Take faith in God. Parents are often the source of religious belief. If we trust our parents’ judgments, it’s easy to accept their creed as our own.

Other types of faith might be rooted in experiences outside the family home. A belief in the truth of science, for example, can often be traced back to a trusted teacher or the common assumptions of one’s community.

These kinds of beliefs are molded early on in life. As we grow older and more independent, we start questioning our ideas and flexing the muscles of our reasoning powers.

But becoming rational adults doesn’t entail a loss of faith. Indeed, we sometimes begin believing in things that we don’t understand at all. Think of technology. Every day, millions of people turn on their TVs, use their computers or listen to the radio without having the faintest idea how these appliances function. Yet we don’t really need to know how electromagnetic waves are transformed into moving images or sounds – all that’s necessary is that they work!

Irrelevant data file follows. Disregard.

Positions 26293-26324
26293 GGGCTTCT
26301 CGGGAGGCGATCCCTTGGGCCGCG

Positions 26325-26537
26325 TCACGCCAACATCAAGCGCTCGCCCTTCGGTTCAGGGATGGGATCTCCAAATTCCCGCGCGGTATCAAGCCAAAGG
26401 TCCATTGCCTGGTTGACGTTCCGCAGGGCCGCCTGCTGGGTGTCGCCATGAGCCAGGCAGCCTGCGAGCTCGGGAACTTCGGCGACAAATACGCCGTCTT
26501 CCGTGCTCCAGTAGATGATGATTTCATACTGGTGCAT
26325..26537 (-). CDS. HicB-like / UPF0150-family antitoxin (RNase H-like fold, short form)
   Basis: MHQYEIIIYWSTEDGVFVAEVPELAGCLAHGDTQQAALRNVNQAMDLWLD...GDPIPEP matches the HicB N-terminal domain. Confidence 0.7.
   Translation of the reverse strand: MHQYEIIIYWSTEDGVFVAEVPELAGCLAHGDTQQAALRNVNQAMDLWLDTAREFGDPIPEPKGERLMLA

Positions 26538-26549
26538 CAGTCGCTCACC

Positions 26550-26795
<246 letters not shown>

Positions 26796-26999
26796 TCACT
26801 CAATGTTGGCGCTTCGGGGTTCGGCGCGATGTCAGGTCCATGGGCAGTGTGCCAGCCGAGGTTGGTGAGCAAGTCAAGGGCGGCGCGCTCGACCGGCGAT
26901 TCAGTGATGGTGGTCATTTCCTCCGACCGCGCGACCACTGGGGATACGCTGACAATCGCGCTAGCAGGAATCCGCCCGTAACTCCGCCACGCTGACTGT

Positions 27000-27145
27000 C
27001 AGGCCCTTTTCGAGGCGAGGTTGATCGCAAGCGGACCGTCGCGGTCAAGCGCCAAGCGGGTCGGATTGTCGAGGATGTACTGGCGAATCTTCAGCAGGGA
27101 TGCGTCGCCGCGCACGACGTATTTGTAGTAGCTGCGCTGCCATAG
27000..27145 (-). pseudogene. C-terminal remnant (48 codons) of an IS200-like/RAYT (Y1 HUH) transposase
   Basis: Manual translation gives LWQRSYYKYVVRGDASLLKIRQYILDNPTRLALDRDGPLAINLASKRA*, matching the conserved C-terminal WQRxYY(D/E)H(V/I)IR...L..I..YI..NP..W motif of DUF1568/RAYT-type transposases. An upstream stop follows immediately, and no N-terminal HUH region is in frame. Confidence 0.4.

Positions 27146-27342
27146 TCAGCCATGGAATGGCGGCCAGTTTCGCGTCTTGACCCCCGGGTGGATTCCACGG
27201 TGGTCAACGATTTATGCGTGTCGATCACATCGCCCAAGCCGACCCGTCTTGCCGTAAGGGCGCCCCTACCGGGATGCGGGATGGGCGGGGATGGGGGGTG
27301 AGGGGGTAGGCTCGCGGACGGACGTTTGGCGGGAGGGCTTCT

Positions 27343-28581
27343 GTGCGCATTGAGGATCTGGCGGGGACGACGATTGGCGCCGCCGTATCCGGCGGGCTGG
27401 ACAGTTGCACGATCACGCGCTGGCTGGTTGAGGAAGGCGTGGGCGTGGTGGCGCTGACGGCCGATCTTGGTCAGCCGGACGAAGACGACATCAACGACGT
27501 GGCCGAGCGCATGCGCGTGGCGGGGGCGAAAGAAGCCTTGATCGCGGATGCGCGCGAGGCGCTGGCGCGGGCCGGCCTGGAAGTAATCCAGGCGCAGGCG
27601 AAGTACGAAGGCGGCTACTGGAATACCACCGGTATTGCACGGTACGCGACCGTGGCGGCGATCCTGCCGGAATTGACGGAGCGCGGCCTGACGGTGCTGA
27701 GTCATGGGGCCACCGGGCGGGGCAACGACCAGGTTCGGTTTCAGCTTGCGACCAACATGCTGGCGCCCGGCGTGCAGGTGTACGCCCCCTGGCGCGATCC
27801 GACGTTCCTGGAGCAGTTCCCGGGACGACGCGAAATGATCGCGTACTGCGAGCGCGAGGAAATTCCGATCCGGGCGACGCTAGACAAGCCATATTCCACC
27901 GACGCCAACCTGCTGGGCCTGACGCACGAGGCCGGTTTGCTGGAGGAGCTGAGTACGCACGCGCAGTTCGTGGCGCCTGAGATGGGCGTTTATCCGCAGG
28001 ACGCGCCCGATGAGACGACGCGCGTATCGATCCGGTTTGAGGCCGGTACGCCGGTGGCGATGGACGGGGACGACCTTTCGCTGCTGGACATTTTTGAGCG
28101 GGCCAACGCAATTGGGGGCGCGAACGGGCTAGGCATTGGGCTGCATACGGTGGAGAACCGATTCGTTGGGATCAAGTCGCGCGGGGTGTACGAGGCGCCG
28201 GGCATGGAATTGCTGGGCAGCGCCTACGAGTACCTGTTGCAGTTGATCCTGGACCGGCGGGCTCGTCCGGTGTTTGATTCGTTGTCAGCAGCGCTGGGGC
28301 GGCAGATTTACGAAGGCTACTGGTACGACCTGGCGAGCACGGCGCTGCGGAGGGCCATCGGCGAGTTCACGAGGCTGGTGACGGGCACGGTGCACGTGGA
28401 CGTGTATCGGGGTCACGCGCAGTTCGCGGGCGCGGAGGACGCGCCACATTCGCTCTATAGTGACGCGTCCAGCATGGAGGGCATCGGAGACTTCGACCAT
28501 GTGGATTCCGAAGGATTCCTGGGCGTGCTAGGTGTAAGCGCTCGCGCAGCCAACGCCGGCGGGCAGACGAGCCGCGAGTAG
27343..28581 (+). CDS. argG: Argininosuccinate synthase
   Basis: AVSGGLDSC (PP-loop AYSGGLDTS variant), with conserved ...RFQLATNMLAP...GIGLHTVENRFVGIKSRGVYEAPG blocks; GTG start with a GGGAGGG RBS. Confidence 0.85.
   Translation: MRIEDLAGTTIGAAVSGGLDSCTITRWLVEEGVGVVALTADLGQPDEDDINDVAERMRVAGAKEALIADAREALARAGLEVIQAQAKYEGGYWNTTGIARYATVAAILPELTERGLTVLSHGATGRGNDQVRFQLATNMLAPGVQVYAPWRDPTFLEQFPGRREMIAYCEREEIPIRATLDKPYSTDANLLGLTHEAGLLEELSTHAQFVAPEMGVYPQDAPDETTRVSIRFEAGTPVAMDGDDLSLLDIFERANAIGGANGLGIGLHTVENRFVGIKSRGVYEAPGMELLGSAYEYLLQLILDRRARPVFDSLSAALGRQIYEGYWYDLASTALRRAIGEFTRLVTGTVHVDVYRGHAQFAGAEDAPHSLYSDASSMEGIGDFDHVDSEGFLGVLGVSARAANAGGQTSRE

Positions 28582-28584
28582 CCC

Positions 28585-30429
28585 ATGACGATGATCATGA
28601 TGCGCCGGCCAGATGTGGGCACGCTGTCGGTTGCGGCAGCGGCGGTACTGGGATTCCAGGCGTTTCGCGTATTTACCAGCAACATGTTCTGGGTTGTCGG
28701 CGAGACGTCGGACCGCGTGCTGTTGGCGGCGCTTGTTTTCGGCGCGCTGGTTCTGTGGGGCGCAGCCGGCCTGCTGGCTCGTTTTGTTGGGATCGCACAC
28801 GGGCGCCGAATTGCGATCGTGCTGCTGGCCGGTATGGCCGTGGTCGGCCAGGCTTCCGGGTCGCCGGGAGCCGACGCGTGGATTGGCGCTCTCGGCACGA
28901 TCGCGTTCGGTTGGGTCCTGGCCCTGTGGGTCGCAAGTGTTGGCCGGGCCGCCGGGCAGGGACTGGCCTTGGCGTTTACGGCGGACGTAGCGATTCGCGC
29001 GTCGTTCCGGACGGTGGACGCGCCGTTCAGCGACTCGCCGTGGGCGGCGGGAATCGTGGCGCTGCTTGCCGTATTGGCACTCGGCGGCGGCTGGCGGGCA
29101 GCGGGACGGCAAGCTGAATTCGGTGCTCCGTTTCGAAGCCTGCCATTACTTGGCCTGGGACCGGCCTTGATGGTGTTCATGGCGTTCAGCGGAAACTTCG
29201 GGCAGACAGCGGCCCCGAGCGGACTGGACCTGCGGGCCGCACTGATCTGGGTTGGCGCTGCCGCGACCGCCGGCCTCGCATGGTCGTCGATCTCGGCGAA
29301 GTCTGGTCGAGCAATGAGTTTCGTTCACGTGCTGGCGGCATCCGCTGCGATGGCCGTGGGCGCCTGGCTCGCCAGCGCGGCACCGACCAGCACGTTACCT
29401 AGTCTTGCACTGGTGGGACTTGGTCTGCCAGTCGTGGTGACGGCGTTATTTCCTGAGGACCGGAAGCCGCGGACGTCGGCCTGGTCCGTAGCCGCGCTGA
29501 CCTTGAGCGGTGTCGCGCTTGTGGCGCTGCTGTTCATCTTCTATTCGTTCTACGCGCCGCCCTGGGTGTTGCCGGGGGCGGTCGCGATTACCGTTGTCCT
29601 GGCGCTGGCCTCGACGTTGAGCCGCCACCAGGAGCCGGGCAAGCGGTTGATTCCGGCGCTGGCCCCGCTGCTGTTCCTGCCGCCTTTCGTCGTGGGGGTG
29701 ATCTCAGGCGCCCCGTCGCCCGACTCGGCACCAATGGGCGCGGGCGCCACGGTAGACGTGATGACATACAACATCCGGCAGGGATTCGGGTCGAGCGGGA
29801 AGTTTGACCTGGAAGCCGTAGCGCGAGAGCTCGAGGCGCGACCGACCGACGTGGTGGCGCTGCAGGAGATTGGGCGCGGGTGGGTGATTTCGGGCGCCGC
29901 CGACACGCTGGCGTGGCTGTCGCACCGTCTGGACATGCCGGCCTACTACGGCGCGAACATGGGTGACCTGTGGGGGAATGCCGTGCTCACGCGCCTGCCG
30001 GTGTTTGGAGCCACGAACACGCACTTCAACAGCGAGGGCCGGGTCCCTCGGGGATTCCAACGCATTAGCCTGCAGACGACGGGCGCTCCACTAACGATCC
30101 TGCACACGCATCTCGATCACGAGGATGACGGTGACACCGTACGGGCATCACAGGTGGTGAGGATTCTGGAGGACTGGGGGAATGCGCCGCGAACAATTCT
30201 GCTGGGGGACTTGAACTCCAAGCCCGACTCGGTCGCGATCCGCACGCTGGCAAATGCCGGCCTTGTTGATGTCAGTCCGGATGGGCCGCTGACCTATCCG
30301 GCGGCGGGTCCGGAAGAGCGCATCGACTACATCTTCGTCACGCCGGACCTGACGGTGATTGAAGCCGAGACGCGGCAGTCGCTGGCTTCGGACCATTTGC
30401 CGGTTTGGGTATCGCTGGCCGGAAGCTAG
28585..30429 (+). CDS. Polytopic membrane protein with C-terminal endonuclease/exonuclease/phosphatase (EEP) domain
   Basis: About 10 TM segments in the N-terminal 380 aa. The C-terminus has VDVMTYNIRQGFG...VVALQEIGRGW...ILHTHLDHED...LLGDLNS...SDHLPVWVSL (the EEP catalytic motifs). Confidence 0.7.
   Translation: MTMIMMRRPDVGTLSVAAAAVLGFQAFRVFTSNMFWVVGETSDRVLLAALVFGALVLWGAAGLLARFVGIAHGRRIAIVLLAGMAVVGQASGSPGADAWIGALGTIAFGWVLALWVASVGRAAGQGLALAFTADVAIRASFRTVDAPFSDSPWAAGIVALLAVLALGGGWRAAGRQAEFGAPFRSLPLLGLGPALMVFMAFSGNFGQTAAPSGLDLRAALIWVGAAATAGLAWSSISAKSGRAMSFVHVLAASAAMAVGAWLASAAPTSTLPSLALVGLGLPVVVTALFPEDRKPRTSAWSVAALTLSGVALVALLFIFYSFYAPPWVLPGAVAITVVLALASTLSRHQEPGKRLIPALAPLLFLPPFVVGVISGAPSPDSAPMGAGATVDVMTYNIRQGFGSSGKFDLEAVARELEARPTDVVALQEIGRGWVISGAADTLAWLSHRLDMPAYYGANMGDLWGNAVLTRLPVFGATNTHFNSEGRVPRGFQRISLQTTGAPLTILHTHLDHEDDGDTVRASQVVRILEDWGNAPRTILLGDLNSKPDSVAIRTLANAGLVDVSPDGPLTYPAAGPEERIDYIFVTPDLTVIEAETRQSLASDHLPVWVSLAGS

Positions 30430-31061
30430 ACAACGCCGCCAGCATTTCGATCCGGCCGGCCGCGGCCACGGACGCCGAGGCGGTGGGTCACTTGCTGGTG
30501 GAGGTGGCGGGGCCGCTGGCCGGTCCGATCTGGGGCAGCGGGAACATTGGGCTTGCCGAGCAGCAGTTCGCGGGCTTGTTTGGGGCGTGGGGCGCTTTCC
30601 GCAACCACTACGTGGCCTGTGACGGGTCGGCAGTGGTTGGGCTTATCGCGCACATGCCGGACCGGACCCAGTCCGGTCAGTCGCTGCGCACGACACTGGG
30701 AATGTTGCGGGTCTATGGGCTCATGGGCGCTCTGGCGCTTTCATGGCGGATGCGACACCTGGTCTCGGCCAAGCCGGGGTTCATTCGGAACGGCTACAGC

That’s an example of blind faith.

But there are also other kinds of faith. Some, like religious belief, require a more conscious commitment. Religion is about the higher truths of life and God’s nature – and it’s much more personal than the belief in the functionality of everyday gadgets. We each have our own unique experience of religious faith.

Religion is about the search for answers, which is a quest often accompanied by doubt. President Carter himself has experienced such doubt. But overcoming uncertainty is an inextricable part of faith. The journey is its own reward. As President Carter sees it, this uncertainty is what keeps his relationship with God and Jesus alive.

Christianity, Islam and Judaism have a lot in common, as do religion and science.

Islam, Christianity and Judaism together amount to around four billion believers. That’s a lot of people!